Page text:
- Associated Press - Thursday, April 27, 2017

ANCHORAGE, Alaska (AP) - A former state senator is preparing to fight back against a bill that would restructure the Alaska Permanent Fund and reduce the dividends Alaskans receive from the oil-wealth fund each year.

Both houses of the Legislature have passed a version of Gov. Bill Walker’s plan to use some of the fund’s income to pay off the state’s multibillion-dollar deficit, The Alaska Journal of Commerce reported (https://bit.ly/2pCUzfA).

If Walker signs off on such a bill, former Republican Senate President Clem Tillion said he will work to repeal it.

“If they change the law, we will change it back,” Tillion said, adding that he is already getting financial commitments to back the effort.

Tillion, 92, was in the Senate when the constitutional amendment establishing the Fund was approved. He said he does not agree with current legislators and others who view it as a “rainy day” fund.

“Taxes belong to the government,” Tillion said. “The Permanent Fund is the people’s money. We set up a system where the Legislature was not involved. This is the people’s Permanent Fund.”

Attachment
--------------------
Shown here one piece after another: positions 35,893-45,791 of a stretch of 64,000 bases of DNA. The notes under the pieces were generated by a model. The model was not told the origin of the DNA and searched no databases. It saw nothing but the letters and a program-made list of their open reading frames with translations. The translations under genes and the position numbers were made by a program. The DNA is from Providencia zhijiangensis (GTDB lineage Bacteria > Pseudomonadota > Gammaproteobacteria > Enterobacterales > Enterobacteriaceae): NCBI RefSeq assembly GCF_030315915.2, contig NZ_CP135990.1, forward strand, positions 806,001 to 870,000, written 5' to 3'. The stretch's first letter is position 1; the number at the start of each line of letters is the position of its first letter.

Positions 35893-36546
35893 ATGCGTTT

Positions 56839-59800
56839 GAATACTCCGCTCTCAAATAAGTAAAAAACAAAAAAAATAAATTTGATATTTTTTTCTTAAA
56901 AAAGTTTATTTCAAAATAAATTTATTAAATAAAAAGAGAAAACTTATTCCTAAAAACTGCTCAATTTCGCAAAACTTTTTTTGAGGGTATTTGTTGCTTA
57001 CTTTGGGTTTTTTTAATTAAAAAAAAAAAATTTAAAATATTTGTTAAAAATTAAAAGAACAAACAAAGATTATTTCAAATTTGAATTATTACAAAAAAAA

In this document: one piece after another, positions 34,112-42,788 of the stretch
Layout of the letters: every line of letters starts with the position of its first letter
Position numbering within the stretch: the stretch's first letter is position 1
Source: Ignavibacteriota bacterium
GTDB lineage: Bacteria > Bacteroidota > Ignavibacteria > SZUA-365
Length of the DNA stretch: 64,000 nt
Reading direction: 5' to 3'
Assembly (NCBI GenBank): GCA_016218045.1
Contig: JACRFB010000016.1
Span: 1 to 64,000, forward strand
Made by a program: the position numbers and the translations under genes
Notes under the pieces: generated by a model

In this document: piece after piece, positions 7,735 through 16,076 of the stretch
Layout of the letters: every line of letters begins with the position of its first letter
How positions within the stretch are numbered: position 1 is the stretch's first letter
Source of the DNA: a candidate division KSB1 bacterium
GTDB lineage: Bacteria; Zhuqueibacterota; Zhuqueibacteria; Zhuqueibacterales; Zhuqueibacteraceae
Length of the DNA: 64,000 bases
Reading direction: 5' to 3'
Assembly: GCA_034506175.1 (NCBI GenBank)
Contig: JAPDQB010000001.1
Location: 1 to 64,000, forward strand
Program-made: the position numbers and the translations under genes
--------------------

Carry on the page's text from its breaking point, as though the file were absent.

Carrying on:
Tillion and former Republican Senate President Rick Halford had joined Anchorage Democrat Sen. Bill Wielechowski in a lawsuit against the Alaska Permanent Fund Corp. in September. The group of former and current state senators claimed Walker illegally vetoed Alaska Permanent Fund earnings that were required to be transferred to dividends when he cut in half the annual checks that give all residents a share of the state’s oil wealth in June.

A Superior Court judge disagreed with the claims brought by Wielechowski, Halford and Tillion. The three have since appealed to the Alaska Supreme Court.

Halford acknowledged Tillion’s new focus to repeal legislation that has not yet passed is premature but said he supports the effort.

Tillion said he is confident he will get the 30,000 signatures needed to put the repeal question before voters on the August 2018 primary ballot should the bill pass.

Walker, who recently met with Tillion, called the former senator his friend and acknowledged the possibility of a referendum. But Walker said restructuring the fund “is a cornerstone of any solution” in Alaska’s budget battle and that he will “continue to push for a full fiscal plan.”


Information from: (Anchorage) Alaska Journal of Commerce, https://www.alaskajournal.com

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